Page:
NICOLA Sturgeon should resign as First Minister if she is shown to have misled the Scottish Parliament over the Alex Salmond affair, an MSP has said.

Liberal Democrat Alex Cole-Hamilton, who sits on the Holyrood inquiry into the scandal, said the First Minister “may not have been entirely straight with her answers to parliament”.

The Edinburgh Western MSP said a separate investigation into whether Ms Sturgeon broke the ministerial code should be expanded to look at whether she misled MSPs.

“If she has, then that’s a resignation matter,” he said.

Mr Cole-Hamilton and other MSPs on a special Holyrood committee are investigating how the Scottish Government bungled a probe into claims of sexual misconduct made against Mr Salmond in 2018.

The former First Minister had the exercise set aside in court by showing it was “tainted by apparent bias”, a Government error that left taxpayers with a £512,000 bill for his costs.

After the Government’s case collapsed in January 2019, Ms Sturgeon told parliament she had had three meetings and two calls with Mr Salmond while he was under investigation.

She said the first of these was on 2 April 2018 at her home in Glasgow, and that Mr Salmond informed her he was being investigated by her officials.

However it later emerged at Mr Salmond’s separate criminal trial, at which he was acquitted of sexual assault, that Ms Sturgeon was alerted to the probe four days earlier.

Mr Salmond’s former chief of staff, Geoff Aberdein, testified that he has spoken to Ms Sturgeon about it in her Holyrood office on 29 March 2018.

The Scottish Government did not formally confirm this meeting until August this year.

In her written evidence to the Holyrood inquiry, Ms Sturgeon said she had “forgotten” about her meeting with Mr Aberdein, despite the explosive content, as it had been “in the midst of a busy day” after FMQs. 

She said: “I had forgotten that this encounter had taken place until I was reminded of it in, I think, late January/early February 2019. 

“From what I recall, the discussion covered the fact that Alex Salmond wanted to see me urgently about a serious matter, and I think it did cover the suggestion that the matter might relate to allegations of a sexual nature. 

“The impression I had at this time was that Mr Salmond was in a state of considerable distress, and that he may be considering resigning his party membership.”

At last week’s FMQs, Holyrood Tory leader Ruth Davidson said that was “beyond belief”.

Ms Sturgeon also claimed the meeting with Aberdein was “somehow overwritten in my mind” by her later meeting with Mr Salmond himself at her home.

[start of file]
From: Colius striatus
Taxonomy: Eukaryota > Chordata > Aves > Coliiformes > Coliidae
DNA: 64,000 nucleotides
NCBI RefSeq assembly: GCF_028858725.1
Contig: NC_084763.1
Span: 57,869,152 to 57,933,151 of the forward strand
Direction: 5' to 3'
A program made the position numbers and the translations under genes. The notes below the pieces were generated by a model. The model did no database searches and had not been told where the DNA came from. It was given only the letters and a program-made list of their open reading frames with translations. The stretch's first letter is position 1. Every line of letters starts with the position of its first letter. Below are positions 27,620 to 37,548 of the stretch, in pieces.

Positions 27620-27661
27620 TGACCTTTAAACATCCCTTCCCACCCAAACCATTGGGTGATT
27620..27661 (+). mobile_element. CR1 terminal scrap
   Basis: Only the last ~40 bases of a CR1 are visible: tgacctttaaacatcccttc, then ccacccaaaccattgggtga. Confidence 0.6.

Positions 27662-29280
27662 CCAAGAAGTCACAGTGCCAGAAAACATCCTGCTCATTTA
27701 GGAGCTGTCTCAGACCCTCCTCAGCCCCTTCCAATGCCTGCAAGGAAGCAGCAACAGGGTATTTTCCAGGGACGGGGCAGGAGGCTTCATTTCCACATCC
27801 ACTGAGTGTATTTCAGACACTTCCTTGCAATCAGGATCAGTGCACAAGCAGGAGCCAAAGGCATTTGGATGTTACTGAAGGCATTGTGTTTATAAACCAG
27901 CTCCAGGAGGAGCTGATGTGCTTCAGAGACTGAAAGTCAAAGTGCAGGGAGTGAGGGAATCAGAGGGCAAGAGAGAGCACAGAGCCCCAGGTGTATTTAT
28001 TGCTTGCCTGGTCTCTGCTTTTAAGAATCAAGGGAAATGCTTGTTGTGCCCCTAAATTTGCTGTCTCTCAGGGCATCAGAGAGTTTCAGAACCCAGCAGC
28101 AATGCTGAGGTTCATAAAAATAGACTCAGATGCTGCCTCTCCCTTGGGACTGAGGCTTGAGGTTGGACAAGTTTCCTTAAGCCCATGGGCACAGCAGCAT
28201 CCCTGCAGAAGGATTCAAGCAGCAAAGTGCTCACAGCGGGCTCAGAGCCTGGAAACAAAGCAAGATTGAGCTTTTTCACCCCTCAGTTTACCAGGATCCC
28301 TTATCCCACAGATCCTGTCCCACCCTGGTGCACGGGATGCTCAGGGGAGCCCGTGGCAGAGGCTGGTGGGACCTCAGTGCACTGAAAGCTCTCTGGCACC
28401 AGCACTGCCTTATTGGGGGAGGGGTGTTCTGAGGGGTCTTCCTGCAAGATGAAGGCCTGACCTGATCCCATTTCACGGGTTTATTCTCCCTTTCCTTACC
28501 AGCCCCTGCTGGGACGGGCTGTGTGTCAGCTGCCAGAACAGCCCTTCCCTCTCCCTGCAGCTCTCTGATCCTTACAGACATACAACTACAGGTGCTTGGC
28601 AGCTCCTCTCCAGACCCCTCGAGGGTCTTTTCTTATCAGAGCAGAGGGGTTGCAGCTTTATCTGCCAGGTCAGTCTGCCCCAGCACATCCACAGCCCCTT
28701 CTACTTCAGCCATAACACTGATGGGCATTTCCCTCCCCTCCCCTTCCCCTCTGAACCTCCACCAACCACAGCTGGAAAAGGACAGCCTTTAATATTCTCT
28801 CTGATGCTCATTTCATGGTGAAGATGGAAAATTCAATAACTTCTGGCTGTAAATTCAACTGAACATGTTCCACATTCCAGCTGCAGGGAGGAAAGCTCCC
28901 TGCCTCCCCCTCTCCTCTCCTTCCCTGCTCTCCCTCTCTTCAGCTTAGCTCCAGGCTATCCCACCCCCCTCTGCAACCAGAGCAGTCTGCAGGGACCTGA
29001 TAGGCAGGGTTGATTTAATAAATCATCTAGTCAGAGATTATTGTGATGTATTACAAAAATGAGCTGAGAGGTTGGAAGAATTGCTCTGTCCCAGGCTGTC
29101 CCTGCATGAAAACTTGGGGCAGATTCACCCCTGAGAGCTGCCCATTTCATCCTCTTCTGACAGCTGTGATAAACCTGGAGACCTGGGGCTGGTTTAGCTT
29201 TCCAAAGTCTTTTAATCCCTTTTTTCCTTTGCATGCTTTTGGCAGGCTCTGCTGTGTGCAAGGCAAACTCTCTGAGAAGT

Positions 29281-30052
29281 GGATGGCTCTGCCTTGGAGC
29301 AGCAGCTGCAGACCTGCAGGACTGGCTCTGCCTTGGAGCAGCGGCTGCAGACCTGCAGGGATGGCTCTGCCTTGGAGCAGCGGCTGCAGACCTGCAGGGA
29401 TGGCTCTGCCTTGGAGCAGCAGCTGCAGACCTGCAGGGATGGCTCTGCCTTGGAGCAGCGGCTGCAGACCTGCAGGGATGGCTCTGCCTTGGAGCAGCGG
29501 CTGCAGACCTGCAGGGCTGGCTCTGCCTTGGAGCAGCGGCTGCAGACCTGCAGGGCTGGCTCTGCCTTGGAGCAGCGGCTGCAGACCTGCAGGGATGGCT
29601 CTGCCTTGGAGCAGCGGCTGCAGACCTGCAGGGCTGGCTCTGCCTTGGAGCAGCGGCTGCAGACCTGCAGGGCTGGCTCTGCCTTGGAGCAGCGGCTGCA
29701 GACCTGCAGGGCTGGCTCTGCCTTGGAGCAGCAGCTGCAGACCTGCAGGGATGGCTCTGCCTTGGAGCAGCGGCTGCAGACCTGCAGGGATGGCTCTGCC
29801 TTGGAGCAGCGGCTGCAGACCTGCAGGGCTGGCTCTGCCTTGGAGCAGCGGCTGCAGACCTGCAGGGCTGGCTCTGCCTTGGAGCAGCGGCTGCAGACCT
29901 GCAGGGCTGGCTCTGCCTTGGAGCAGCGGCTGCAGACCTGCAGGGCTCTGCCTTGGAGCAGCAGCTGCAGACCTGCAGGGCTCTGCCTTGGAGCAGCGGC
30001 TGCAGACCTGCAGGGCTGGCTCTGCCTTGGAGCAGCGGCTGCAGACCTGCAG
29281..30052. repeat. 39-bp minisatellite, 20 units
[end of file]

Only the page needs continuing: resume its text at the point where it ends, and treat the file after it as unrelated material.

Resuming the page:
Writing in the Edinburgh Evening News, Mr Cole-Hamilton said: “I struggle with this account. 

“Many times, the First Minister has defined her relationship with Salmond as ‘the most important outside of her family – a mentor of 30 years’.

“Think of anyone that important to you and now imagine being told for the first time that they were under investigation for sexual assault.

"I doubt it’s a meeting you’d forget.

“When the allegations first came to light in 2018, Andrew Marr asked the FM on camera – ‘Had you heard stories about him before it broke in the press?’ 

“To which she replied, unequivocally ‘absolutely not’.

“Yet her written evidence to our committee states she had been told in 2017 about an alleged incident at Edinburgh Airport which Salmond had denied.

"She states that it left her with a ‘lingering concern’ that other allegations could arise.

“All of this suggests that the First Minister may not have been entirely straight with her answers to parliament and that matters. 

“The remit of her self-referral for investigation over a potential breach of the Ministerial Code is currently tasked to look only at her meetings with Salmond.

"That’s why I’ve asked for the remit to be expanded to look at her actions under Section 1(c) of the code, to ascertain whether she has misled parliament. 

“If she has, then that’s a resignation matter.”

Ms Sturgeon also told the parliament in January 2019 that she had met Mr Salmond at her home in her capacity as SNP leader, not in her role as First Minister.

However if she knew in advance, from Mr Aberdein, that Mr Salmond wanted to discuss a Government investigation, her statement no longer holds water.

A Scottish Government spokesperson said: “The First Minister stands by what she has said to Parliament and by her written evidence to the committee, and looks forward to answering questions at the committee when they decide to ask her to appear.”